The magnificent Empire Hotel with Pulteney Bridge and Weir from mid stream
Not long after tying up it started raining. We waited a short while but then left the boat and went for an afternoon walk around the town. Getting a bit fed up of the downpour we subsequently found a pub for a drink, and later on a restaurant to eat for our final night with Sandra and Dickie. After walking around looking at menus, we finally settled on a Greek restaurant the 'Opa Meze Bar' that we went to for my hen night last year. From the road it doesn't look like much, but once you've walked down the stairs there's a huge and very opulent bar and restaurant. We had drinks sitting under the bridge and could see Northern Pride from our table - how wonderful. We had a delicious meal, served by groovy Greek waitresses, in good company - a lovely night. Around 2300hrs the venue turns up the music and down the lights and it becomes a night club - we left shortly after this, tempted as I was to stay and boogie the night away - much more my scene than sitting around drinking alcohol, lol!
The Roman style mosaic in the centre of the paving stone maze, at Beazer Gardens by the weir
another view of Bath Parade, weir and Pulteney Bridge
Looking into the coffee shop on the bridge
"Like a bird on a weir" Just one of many of floral arrangements
Parade Garden costs a pound to enter though it is well worth it to just sit in a deck chair relaxing by the river
'The Forum' conference and concert venue
The stunning 'Thermae Bath Spa' rooftop pool where Sandra visited on her hen weekend
The new Debenhams Shopping Complex due for opening in September built to blend in with the rest of the city
only with slightly different light fittings?
Pillars through the ages
Doors in any colour you like
Bath Cathedral dominates the city centre
A wide range of musical entertainment
Dickie and Sandra sit in the rain for a while and take in the sounds of the lone guitarist
and Sandra applauds this opera singer braving the rain for the opening of the British Transplant Games 2010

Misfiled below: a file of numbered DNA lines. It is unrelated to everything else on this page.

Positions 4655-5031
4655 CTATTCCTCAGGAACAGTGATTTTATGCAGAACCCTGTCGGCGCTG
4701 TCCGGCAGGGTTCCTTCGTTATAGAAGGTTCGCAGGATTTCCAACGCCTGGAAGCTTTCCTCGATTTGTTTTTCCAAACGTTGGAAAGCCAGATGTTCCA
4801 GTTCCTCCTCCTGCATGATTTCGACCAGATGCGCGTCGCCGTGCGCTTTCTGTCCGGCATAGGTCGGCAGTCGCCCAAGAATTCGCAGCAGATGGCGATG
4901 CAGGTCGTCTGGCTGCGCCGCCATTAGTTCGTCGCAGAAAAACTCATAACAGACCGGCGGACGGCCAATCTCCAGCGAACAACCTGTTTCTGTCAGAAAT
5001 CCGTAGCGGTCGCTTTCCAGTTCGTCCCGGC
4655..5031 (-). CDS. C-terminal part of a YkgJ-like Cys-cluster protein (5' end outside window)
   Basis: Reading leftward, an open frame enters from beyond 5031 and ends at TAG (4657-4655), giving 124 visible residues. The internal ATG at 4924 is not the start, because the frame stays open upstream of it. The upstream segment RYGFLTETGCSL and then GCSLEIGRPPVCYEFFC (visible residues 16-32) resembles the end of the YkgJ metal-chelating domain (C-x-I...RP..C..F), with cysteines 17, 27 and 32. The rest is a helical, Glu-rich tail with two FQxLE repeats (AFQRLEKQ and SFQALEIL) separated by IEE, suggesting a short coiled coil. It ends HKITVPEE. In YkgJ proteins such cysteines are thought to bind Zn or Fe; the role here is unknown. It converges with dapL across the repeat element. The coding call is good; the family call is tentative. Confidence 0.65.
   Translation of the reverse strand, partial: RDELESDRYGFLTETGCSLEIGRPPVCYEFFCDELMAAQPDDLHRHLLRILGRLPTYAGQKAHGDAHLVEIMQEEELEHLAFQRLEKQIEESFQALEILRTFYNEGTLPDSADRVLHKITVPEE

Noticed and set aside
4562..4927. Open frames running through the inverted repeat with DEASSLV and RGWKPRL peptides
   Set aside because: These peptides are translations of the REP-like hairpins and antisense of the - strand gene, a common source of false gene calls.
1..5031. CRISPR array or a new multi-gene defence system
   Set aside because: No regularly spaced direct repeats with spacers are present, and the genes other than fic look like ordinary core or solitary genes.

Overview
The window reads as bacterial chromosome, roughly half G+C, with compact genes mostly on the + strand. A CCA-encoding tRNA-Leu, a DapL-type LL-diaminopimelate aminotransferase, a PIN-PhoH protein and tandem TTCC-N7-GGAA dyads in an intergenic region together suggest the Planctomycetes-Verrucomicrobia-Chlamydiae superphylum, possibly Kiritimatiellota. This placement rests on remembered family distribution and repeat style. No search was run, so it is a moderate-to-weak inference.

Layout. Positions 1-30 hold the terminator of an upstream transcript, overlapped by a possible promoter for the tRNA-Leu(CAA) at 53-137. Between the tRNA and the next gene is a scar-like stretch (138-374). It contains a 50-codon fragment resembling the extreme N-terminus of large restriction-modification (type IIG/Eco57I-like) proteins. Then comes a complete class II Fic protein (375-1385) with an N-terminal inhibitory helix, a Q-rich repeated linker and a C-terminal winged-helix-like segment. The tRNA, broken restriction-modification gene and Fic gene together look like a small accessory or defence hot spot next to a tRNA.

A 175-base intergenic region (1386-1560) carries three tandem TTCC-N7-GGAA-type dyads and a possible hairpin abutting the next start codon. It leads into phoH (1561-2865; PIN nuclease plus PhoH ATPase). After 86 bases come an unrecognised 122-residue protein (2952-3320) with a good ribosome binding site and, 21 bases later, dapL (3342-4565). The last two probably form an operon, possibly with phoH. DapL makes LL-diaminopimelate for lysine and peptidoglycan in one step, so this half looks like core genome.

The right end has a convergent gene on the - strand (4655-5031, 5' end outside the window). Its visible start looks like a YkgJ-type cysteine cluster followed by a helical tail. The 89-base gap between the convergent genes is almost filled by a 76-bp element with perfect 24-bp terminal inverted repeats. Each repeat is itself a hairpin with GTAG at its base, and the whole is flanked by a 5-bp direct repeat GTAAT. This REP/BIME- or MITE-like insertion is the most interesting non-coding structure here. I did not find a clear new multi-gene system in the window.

First levied in England in the year 1697 for the purpose of defraying the expenses and making up the deficiency arising from clipped and defaced coin in the recoinage of silver during the reign of William III. It was an assessed tax on the rental value of the house, levied according to the number of windows and openings on houses having more than six windows and worth more than £5 per annum. Owing to the method of assessment the tax fell with peculiar hardship on the middle classes, and to this day traces of the endeavours to lighten its burden may be seen in numerous bricked-up windows.The revenue derived from the tax in the first year of its levy amounted to £1,200,000. The tax was increased no fewer than six times between 1747 and 1808, but was reduced in 1823. There was a strong agitation in favour of the abolition of the tax during the winter of 1850, and it was accordingly repealed on the 24th of July 1851, and a tax on inhabited houses substituted. The tax contributed £1,856,000 to the imperial revenue the year before its repeal. There were in England in that year about 6000 houses having fifty windows and upwards; about 275,000 having ten windows and upwards.
as it got dark the windows came alive
the tourists left and Barry snapped away
We'll stay in Bath on Friday and have a quiet day as Sandra and Dickie will be heading back to Brighton on a four hour train journey, so understandably preferred not to do another 6-7 hours in the boat beforehand to get to Bristol! We'll save that trip for Saturday when Jamie's with us
Here's three photos I found from our brief trip to Bath in 2007
The Roman Baths